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Report on Galeras (Colombia) — 18 November-24 November 2009

Smithsonian / US Geological Survey Weekly Volcanic Activity Report, 18 November-24 November 2009
Managing Editor: Sally Kuhn Sennert

Please cite this report as:

Global Volcanism Program, 2009. Report on Galeras (Colombia). In: Sennert, S K (ed.), Weekly Volcanic Activity Report, 18 November-24 November 2009. Smithsonian Institution and US Geological Survey.

Volcano Profile |  Weekly Report (18 November-24 November 2009)


Galeras

Colombia

1.22°N, 77.37°W; summit elev. 4276 m

All times are local (unless otherwise noted)


An explosive eruption from Galeras detected by the seismic network on 20 November prompted INGEOMINAS to raise the Alert Level to I (Red; "imminent eruption or in progress"). Residents reported five explosions, sound waves, and incandescence from multiple areas in the crater. Plume modelling from the Washington VAAC suggested that the resulting ash plume may have risen as high as 14.3 km (46,900 ft) a.s.l. and drifted N. Ashfall was reported in areas 10 km E, N, and NNW. Seismicity increased after the eruption and then gradually decreased. On 21 November, INGEOMINAS lowered the Alert Level to II (Orange; "probable eruption in term of days or weeks"). According to news articles, 900-1,000 people out of about 9,000 ordered to evacuate went to shelters.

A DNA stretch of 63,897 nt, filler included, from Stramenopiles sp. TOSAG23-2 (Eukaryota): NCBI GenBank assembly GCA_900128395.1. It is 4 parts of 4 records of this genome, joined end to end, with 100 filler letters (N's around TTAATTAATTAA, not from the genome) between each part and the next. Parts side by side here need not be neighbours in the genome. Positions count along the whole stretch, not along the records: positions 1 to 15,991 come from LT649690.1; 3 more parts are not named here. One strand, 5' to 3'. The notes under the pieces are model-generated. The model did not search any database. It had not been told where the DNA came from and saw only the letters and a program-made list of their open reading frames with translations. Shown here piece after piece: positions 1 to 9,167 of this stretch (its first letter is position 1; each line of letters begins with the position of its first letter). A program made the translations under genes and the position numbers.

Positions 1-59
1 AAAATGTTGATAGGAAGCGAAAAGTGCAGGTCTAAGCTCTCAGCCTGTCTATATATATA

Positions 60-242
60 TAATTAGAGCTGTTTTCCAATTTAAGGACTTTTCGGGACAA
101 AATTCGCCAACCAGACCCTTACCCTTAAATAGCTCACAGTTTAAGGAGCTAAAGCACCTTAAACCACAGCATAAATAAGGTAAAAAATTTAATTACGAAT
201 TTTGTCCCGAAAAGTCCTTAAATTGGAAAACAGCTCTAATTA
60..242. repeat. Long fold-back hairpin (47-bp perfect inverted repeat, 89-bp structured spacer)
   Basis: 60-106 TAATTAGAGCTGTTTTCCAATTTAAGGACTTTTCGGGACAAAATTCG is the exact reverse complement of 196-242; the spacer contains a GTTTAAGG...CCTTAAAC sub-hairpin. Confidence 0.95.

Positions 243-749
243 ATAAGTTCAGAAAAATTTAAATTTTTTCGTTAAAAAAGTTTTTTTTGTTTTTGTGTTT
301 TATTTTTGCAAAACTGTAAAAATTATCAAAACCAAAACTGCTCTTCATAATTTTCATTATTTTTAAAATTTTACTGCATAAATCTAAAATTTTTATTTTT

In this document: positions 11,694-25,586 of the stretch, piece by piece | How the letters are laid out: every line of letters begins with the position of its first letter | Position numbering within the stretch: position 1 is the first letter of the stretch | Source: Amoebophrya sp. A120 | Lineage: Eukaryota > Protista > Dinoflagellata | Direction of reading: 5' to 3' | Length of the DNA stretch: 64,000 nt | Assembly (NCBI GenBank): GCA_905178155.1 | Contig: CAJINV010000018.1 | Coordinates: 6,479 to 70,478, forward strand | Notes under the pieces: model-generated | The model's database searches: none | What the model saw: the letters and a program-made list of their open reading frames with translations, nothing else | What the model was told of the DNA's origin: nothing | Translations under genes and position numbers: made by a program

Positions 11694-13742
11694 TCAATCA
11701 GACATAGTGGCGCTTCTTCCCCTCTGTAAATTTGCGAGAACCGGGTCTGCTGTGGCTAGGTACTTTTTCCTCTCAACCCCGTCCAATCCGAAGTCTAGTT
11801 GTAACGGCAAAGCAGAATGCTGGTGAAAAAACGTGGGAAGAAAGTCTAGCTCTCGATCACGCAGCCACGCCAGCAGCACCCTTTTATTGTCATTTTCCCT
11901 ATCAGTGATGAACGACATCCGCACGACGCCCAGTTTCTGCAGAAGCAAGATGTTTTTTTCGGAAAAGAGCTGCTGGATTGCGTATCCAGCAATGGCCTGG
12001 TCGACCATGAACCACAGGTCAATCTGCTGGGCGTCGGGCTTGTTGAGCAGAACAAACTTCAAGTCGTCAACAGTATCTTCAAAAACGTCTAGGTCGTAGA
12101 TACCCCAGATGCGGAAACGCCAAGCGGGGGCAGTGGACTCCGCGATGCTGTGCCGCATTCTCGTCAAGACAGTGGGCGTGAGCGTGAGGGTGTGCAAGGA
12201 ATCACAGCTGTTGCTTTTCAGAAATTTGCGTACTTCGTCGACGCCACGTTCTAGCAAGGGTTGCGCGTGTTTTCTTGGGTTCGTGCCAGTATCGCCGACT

Geologic Background. Galeras, a stratovolcano with a large breached caldera located immediately west of the city of Pasto, is one of Colombia's most frequently active volcanoes. The dominantly andesitic complex has been active for more than 1 million years, and two major caldera collapse eruptions took place during the late Pleistocene. Long-term extensive hydrothermal alteration has contributed to large-scale edifice collapse on at least three occasions, producing debris avalanches that swept to the west and left a large horseshoe-shaped caldera inside which the modern cone has been constructed. Major explosive eruptions since the mid-Holocene have produced widespread tephra deposits and pyroclastic flows that swept all but the southern flanks. A central cone slightly lower than the caldera rim has been the site of numerous small-to-moderate historical eruptions since the time of the Spanish conquistadors.

Sources: Agence France-Presse (AFP), Servicio Geológico Colombiano (SGC)